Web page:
Lee Ielpi, a retired New York City Firefighter, shares his experience of 911 in this NPR story about the September 11th Families’ Association’s Tribute WTC Visitors Center. As you listen to Lee speak, you hear in his voice the love he has for his work, his city, and his fellow firefighters.
Lee’s voice softens when he tells the story about his conversation with one of his two firefighting sons as his son got the call to go to the World Trade Center. As Lee tells the story of those days through his son, you hear the beauty of the strong love this man has for his family and his mission. He expresses no hatred, just mourning for the son and fellow firefighters who lost their lives. In Lee’s vulnerability you feel the strength of what it is to be a man who loves.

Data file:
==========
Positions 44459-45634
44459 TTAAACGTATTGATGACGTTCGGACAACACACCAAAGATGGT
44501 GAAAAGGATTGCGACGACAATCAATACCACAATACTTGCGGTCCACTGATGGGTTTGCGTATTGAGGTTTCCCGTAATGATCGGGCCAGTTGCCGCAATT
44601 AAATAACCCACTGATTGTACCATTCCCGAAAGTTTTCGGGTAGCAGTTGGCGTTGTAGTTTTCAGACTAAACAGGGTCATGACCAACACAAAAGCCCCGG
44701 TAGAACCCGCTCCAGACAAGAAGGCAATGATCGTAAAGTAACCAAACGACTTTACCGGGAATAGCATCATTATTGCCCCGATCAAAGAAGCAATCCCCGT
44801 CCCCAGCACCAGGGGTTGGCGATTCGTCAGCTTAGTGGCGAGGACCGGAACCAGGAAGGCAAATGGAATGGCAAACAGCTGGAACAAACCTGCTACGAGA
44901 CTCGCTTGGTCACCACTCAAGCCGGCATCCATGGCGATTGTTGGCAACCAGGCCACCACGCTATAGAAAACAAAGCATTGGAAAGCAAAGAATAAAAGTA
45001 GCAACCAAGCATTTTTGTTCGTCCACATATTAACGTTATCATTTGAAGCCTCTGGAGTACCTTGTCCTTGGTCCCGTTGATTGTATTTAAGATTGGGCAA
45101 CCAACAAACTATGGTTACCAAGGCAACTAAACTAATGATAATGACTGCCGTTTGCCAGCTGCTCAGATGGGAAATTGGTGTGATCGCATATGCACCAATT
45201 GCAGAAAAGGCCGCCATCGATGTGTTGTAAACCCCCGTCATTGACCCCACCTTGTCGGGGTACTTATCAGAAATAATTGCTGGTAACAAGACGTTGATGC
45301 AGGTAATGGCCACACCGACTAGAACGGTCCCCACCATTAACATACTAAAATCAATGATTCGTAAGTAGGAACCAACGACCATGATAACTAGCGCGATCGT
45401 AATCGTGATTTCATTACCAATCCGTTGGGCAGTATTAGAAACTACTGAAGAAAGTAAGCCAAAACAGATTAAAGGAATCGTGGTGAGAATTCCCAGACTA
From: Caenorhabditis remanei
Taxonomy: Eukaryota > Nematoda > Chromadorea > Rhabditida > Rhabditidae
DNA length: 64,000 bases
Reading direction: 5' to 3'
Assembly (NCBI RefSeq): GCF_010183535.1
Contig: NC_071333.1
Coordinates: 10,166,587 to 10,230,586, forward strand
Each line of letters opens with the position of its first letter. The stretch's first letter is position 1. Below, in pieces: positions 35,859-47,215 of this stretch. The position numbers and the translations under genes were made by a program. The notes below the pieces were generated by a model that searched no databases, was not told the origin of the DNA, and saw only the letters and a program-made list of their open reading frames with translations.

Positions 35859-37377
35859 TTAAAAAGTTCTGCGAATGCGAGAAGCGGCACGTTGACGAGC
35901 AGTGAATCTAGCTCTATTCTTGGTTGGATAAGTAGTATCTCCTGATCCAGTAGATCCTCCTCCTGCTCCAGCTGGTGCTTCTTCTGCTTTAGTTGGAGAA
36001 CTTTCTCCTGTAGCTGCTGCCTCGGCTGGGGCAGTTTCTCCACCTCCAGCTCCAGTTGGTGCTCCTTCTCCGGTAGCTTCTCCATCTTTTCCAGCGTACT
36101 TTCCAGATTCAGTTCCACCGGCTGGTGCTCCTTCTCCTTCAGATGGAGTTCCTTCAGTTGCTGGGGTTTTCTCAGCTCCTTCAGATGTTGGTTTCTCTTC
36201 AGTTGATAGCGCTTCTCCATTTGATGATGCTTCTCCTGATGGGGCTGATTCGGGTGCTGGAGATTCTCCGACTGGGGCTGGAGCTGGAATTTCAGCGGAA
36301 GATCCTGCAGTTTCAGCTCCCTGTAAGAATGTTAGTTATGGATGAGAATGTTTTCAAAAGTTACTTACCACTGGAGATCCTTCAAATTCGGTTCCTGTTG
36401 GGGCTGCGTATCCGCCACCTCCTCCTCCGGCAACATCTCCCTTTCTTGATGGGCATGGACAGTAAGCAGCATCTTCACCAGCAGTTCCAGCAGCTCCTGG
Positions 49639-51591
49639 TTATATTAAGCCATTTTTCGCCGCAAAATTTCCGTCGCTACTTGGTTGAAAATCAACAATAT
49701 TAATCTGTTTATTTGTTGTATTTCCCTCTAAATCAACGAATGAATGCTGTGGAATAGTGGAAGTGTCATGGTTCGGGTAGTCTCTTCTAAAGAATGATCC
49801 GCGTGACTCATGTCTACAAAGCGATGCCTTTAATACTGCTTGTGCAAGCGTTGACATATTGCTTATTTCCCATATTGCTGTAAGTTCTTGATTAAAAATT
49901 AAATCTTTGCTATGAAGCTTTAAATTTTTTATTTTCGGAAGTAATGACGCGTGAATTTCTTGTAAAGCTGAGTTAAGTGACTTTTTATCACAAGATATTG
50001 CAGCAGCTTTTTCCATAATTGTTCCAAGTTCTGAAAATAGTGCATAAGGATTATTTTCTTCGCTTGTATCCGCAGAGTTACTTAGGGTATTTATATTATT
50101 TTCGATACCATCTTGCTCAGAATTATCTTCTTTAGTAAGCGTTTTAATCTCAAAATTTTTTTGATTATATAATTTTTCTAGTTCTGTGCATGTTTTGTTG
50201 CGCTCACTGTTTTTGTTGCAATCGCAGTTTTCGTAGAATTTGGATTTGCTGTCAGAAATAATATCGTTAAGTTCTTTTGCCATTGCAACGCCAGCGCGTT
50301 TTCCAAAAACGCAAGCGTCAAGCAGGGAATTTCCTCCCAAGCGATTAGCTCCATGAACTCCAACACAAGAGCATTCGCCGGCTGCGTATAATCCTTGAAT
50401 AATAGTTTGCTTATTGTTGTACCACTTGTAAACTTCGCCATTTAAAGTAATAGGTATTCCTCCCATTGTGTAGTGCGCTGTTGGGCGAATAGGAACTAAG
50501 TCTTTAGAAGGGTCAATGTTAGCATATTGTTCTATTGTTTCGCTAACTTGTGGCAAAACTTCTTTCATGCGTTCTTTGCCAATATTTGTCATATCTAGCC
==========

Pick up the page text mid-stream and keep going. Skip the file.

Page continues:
The price you may pay for love is loss. You hear no regret for paying that price in Lee’s voice.
In this NPR story you get a slice of one man’s new mission: to share his love with the world one visitor at time. Lee’s story illustrate the instinctual bond men have for each other when joined together in a mission, and the primal urge to watch the back of another man. For some men it is the love of a mission, and those involved in it, that opens their heart beyond what they felt possible.
As a man, what “missions” have opened you up to feeling more connected to other men? If you are a woman, where have you seen this happen for a man?